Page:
New Year, New Opportunities
It’s difficult to write an article about resumes and interviewing skills without recognizing that many grants management professionals are beginning 2010 with fresh memories of the recent economic turmoil, staff reductions, or perhaps even the loss of their own position. Yet, the New Year can also mean new beginnings -- as the economy begins to show signs of life and foundation endowment recovery begins to take hold, new employment opportunities are beginning to emerge. As we all take stock of our current situation, and look to the year ahead, it’s the perfect time to revisit the critical components of any job search—resume-building techniques, current trends in language and design, pitfalls to avoid, and interviewing best practices to help you communicate your unique skills and experience.
Thankfully, there are a number of online tools and resources ready to be tapped.
Bridgestar (http://www.bridgestar.org) is a valuable resource, providing a job board, content, and tools for nonprofit professionals. The organization is an initiative of the Bridgespan Group, a nonprofit organization dedicated to helping other nonprofit and philanthropic leaders make strategic decisions and also help build organizations that inspire and accelerate social change.
Bridgestar’s extensive online library includes reports on resume-building and interviewing skills, and emphasizes that job seekers must focus on both components for a successful search. The article, Writing Effective Resumes and Cover Letters: Q & A with Jane Albert, provides an executive recruiter’s insights on the importance of visual appeal, the arrangement of information, and when to tailor your resume to highlight specific skill-sets or experiences. For example, Albert cites a preference for resumes organized in reverse chronological order. This provides a sense of an individual’s career track record and accomplishments. A resume organized into functional categories can cloud this career progression, which recruiters use as a key factor in determining a candidate’s fit for the position. Albert also discusses the importance of well-written cover letters, and some major mistakes to avoid.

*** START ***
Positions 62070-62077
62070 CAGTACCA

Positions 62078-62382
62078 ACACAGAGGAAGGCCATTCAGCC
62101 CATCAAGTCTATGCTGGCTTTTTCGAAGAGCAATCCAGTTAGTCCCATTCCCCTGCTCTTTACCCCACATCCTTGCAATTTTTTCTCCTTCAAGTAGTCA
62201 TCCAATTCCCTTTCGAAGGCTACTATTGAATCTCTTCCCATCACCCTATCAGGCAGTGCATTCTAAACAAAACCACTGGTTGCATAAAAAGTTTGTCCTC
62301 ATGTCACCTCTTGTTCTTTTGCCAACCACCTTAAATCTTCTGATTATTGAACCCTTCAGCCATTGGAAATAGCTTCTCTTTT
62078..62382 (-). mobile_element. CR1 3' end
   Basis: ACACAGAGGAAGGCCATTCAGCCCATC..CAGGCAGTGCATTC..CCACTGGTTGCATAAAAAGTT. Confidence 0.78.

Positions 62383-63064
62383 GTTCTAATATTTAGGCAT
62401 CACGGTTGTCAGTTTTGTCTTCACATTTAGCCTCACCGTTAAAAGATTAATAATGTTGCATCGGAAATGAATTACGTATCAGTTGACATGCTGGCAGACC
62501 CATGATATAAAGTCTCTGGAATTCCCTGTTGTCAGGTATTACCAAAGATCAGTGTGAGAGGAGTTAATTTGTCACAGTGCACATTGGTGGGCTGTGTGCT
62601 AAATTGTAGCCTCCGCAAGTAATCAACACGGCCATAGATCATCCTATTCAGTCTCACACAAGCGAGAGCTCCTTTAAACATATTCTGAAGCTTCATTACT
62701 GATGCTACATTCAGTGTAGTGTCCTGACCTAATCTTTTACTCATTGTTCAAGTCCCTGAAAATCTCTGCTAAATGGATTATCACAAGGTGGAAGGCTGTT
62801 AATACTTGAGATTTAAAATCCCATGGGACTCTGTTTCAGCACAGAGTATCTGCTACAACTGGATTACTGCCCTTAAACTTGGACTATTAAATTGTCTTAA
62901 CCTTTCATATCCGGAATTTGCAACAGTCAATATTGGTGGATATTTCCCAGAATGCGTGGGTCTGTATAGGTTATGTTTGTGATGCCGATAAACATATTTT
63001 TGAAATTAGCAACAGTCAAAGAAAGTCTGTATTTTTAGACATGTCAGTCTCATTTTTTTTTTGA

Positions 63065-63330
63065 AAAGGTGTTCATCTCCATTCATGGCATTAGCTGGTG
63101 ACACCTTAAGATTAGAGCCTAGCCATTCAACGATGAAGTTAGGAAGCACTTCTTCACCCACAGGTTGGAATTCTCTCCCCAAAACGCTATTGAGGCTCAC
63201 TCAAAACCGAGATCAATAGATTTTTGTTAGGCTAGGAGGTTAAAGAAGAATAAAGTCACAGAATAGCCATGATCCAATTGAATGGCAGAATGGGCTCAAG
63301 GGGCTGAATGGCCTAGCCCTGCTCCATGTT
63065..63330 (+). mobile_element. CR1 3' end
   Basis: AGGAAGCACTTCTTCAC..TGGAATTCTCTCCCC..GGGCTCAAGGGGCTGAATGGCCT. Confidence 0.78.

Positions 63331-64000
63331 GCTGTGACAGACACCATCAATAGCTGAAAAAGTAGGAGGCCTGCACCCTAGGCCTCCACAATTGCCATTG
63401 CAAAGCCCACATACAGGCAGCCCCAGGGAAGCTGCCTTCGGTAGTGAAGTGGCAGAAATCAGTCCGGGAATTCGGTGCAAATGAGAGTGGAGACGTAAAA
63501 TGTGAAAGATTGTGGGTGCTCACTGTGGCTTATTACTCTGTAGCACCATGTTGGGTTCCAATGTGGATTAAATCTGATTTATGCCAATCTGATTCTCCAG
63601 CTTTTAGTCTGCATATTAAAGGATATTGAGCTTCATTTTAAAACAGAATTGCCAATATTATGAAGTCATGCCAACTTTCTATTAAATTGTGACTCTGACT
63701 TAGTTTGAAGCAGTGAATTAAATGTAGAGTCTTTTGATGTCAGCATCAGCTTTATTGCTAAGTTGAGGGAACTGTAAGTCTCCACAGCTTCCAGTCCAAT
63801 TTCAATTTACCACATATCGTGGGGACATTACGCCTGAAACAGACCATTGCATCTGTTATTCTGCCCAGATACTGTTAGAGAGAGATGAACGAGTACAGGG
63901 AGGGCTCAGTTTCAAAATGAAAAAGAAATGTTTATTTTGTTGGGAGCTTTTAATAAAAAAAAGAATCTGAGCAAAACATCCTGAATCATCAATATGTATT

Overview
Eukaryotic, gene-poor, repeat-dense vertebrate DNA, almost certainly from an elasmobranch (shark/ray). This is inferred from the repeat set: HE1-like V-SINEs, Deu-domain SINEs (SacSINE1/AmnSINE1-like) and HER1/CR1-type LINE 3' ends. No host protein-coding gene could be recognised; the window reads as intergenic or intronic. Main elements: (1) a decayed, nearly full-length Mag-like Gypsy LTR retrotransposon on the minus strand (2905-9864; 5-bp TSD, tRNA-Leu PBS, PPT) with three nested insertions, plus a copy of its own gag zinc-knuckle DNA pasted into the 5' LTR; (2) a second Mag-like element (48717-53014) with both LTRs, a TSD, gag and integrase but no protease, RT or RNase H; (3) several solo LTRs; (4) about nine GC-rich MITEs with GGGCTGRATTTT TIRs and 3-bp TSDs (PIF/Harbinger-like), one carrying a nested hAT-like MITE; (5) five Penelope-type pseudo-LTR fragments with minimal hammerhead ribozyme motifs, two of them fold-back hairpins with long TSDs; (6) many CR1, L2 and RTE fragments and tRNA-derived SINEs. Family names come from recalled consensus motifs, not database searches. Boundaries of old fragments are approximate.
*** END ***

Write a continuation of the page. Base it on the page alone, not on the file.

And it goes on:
Another piece, What Nonprofit Employers are Looking for Today, highlights the need to go back to basics in the interviewing process. It is important to be clear about your strengths and achievements, and to provide specific examples of past successes, and what you can bring to the organization. Informational interviews can also be useful to practice your interviewing skills or to learn more about opportunities in new areas or sectors. Whether you are interviewing for an open position or learning more about a particular industry, preparation is critical. The interview should help the organization understand how your knowledge and expertise will advance its mission.
Finally, there is another resource already at your fingertips – GMN! The GMN Resource Library, which is part of the Online Community, includes the 2009 GMN Salary and Benefits Report, and Staffing Grants Management: Defining the Standards for Philanthropy, to arm you with even more information as you explore new options. Your fellow GMN members are another set of experts, colleagues, and peers who can provide networking opportunities, information about new job openings, and years of their own experience in resumes and interviewing strategies. With access to all of this information, may the New Year bring many new successes your way.
2010 Conference Preview
The GMN Examiner Editorial Team
The GMN Examiner is published three times a year through the dedicated efforts of GMN members and volunteers.
Ericka Novotny – Editor
Allison Gister – Associate Editor